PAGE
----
At the personal level, Mr Lee was a caring man. Some years ago, a doctor diagnosed me to have a transient ischemic attack (TIA). Mr Lee learned about it and called me up on the phone. On hearing that I was attending a dinner, he nagged me to go home … as I might suffer a stroke if I did not go back to rest. … it turned out that I had no TIA. I was relieved and I believe he was very relieved too.

Madam Speaker, here I would like to say a few words in Mandarin: 李光耀先生是跨世纪伟大的人物。他经常提醒我们有些政策是苦口良药,短 时期内难以下肚。但只要政策实施的目在于是造福人民,那就必须坚持。历 史将会为李先生的功绩盖棺定论。但在我心目中,李光耀先生终身为国,鞠 躬尽瘁,是一位尽责的好总理。将来也不会再出现这样的领袖。“修身,齐 家,治国,平天下”,李先生都全做到十足有余。他把一生奉献给了新加坡, 留给我们的是一个繁荣和谐的家园。

Mr Lee’s physical health declined in recent years, but he was still mentally sharp. It pained me each time I saw him appearing in public attending to the call of duty. I would have preferred to remember him when he was much fitter physically, and not so gaunt and frail.

Today, we enjoy an international reputation as a clean, green, efficient country with a low level of corruption and a strong government supported by the electorate for more than 50 years. Our children and the grandchildren are fortunate to grow up in prosperity and stability. They did not experience the difficulties and risks their parents faced in bringing them a better life.

Madam Speaker, can Singapore continue on its path of success and prosperity? It depends on whether Singaporeans can look beyond individual self-interest, and have a consensus on the kind of Singapore we want for ourselves and our children. It also depends on whether we have enough Singaporeans who care enough to come into politics to serve selflessly, just as Mr Lee and his team had done for Singapore; and whether Singaporeans will trust and support these individuals.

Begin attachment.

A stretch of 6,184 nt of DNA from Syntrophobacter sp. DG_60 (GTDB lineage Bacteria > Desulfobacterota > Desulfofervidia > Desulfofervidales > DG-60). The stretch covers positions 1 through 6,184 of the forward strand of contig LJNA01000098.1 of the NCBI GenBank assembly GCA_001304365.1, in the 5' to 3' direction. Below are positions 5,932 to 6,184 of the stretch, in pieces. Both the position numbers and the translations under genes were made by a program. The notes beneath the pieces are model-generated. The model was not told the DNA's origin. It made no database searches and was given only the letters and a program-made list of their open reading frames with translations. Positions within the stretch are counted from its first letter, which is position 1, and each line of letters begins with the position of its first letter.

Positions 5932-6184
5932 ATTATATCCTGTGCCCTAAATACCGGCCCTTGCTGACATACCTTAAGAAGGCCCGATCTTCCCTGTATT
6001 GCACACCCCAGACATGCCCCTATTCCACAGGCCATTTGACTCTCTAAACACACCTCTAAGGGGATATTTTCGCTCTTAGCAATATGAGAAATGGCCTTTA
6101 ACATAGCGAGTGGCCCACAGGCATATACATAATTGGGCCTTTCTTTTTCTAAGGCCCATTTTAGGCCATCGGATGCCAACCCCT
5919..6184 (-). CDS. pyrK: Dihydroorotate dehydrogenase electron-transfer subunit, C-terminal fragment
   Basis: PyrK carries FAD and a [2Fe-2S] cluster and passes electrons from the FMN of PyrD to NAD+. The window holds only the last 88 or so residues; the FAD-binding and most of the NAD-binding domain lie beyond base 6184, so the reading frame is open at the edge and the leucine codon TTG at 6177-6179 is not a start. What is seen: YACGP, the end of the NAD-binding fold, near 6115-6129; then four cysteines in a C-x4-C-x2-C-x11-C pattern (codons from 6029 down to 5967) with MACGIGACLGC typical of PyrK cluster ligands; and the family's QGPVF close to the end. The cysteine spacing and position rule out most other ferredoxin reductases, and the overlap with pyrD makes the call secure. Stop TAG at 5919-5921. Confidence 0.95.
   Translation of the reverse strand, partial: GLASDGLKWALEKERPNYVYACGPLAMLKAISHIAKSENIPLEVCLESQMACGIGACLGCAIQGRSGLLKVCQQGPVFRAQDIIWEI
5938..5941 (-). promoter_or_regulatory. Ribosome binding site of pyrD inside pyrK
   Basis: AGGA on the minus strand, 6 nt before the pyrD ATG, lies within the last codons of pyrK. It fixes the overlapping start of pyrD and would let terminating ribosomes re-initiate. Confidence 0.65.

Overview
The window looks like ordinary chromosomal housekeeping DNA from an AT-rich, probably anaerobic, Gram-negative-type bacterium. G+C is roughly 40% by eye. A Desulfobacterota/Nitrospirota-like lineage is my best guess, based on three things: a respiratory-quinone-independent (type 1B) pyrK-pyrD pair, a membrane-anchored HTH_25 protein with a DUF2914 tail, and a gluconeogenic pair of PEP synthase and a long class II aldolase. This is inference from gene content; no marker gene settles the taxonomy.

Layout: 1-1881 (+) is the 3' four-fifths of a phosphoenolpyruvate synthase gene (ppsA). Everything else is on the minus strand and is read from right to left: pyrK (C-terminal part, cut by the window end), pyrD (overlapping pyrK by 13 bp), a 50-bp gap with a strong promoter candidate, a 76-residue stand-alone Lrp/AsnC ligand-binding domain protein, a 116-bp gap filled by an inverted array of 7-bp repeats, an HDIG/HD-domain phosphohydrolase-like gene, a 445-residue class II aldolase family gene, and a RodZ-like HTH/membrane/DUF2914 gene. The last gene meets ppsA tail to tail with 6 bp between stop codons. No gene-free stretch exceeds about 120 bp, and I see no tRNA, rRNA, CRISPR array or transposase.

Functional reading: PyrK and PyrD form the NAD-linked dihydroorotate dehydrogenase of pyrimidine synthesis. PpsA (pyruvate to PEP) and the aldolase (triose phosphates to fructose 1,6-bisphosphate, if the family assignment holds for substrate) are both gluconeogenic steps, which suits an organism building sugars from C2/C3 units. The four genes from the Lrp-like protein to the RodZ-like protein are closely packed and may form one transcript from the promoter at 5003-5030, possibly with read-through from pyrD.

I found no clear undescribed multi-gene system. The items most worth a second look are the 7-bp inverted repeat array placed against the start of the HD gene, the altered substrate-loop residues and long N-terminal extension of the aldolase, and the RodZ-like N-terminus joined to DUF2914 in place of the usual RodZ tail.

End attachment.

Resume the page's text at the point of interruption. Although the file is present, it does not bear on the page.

I sincerely hope that all Singaporeans will build on the foundations of our pioneer leaders, and continue to make Singapore a unique, extraordinary country for the next generation. This means upholding the values of meritocracy, multi-racialism and non-corruptibility – core values that Mr Lee strongly believed in, and which have now become our national ethos. Let us continue to do this, and stay cohesive as one people. Then, Mr Lee would not have toiled his whole life in vain for Singapore.

Madam Speaker, modern Singapore has lost its founding father, Mr Lee Kuan Yew. On behalf of my residents and my family, I convey our deepest condolence to Prime Minister Lee Hsien Loong and his family, as we grief with them.